Looks like an interesting approach with some compelling results, and will make a good tool for the toolbox. See also the Reddit thread for further discussion.

GADTs Meet Their Match: Pattern-Matching Warnings That Account for GADTs, Guards, and Laziness

GADTs Meet Their Match: Pattern-Matching Warnings That Account for GADTs, Guards, and Laziness by Georgios Karachalias, Tom Schrijvers, Dimitrios Vytiniotis, Simon Peyton Jones:

For ML and Haskell, accurate warnings when a function definition has redundant or missing patterns are mission critical. But today’s compilers generate bogus warnings when the programmer uses guards (even simple ones), GADTs, pattern guards, or view patterns. We give the first algorithm that handles all these cases in a single, uniform framework, together with an implementation in GHC, and evidence of its utility in practice.

Another great paper on a very useful incremental improvement on GADTs as found in Haskell, OCaml and Idris. Exhaustiveness checking is critical for a type system's effectiveness, and the redundant matching warnings are a nice bonus.

Domain settings

I am about to make some changes to the name server definitions. Since changes take time to propagate, you may have trouble reaching the site for awhile. If this happens, try using the .com domain instead of the preferred .org domain.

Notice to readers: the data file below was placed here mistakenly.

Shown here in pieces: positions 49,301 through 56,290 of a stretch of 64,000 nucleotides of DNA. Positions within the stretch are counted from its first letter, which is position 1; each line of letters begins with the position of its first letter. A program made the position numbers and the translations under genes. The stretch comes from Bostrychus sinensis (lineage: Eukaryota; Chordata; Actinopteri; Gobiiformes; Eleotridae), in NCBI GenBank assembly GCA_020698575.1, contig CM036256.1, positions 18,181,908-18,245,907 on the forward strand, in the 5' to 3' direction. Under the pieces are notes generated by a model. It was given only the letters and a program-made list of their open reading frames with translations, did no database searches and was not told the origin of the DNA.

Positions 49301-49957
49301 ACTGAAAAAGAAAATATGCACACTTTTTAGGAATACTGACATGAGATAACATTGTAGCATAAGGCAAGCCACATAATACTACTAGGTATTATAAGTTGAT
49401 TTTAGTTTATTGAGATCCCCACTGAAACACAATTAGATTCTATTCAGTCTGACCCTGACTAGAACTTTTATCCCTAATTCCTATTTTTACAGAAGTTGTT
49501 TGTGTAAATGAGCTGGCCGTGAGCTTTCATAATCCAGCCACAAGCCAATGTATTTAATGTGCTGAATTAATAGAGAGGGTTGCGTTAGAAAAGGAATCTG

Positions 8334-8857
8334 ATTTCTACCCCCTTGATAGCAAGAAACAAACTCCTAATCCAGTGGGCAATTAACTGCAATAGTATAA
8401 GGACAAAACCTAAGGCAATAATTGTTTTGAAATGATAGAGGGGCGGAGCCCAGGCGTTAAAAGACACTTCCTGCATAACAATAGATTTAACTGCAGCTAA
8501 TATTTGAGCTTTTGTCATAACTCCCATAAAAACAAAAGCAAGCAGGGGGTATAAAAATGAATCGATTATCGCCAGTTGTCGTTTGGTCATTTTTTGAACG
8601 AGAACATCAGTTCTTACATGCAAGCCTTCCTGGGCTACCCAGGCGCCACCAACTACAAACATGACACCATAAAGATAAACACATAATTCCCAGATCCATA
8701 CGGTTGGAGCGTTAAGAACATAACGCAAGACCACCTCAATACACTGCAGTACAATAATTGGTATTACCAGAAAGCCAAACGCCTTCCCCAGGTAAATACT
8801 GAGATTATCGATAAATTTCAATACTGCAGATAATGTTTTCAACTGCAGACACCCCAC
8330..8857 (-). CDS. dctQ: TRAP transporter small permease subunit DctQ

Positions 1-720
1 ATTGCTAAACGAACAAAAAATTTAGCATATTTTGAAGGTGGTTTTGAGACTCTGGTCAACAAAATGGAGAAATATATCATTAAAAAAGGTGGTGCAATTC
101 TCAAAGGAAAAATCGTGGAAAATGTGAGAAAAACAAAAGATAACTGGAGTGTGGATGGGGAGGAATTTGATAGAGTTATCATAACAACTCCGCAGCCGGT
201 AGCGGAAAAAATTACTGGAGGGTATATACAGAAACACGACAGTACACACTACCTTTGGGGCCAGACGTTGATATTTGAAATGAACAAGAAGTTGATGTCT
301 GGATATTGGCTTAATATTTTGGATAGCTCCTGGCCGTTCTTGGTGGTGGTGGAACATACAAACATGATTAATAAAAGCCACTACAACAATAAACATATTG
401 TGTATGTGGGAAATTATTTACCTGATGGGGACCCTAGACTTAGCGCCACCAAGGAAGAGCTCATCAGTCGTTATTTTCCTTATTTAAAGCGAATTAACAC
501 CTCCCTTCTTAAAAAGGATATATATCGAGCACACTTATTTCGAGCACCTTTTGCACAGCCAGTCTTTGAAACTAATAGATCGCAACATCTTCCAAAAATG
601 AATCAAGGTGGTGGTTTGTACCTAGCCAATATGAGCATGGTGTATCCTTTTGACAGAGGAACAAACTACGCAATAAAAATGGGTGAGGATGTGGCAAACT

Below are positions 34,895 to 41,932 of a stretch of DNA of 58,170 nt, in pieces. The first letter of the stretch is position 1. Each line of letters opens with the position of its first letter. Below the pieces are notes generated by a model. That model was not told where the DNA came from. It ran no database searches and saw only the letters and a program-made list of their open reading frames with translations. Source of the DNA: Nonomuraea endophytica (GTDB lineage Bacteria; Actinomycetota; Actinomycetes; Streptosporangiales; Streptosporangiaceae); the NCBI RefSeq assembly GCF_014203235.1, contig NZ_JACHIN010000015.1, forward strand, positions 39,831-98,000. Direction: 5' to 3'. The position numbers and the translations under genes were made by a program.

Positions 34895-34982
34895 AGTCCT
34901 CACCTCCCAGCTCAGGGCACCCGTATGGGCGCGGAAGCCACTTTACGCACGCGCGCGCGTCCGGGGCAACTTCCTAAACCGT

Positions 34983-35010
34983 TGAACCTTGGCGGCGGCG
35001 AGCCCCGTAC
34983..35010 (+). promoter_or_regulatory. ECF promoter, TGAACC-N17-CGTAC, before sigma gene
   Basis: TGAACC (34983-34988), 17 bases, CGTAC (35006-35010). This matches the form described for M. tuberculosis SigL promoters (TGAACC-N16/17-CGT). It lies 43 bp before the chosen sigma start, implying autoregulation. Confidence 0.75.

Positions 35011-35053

LtU's new server

Lambda the Ultimate is now running on a new, faster, more reliable server. The old one is now, uh... pining for the fjords. This should resolve the increasingly frequent outages we've seen recently. Because the old server had started failing, we didn't have time to do as much quality control on the migration as we would have liked. If anyone notices any issues with the site, please comment in this thread. Currently known issues:
  • Non-Latin UTF-8 characters apparently didn't survive the database migration correctly. This is a particular issue if you have a username containing non-Latin characters - you may not be able to log in currently.
  • It's possible that some comments posted later on Monday don't appear on the new site. (Resolved: there were no missing comments)
  • New user signup emails are not yet working.
  • Due to DNS propagation, not everyone will see the new site immediately. (Now resolved)
The struck out issues have been resolved. The remaining issue, with user signup emails, should be resolved in the next few days.

LtU is migrating from Drupal

As many of you know we have been suffering for a long time from the deficiencies of Drupal. We have not updated our infrastructure for a long time. Among the features members have been asking for are better integration with other sites and more social features. In particular, many said they want to be able to mark the posts that they find particularly helpful. I am happy to announce that we have big news!

In the coming days we will be migrating LtU from Drupal to Facebook. All the awesome features of Facebook will be automatically available; in particular the "Like" mechanism. You will also be able to share photos with other PLT enthusiasts, re-share their shares etc. Best of all, you will be guaranteed the privacy standards of Facebook.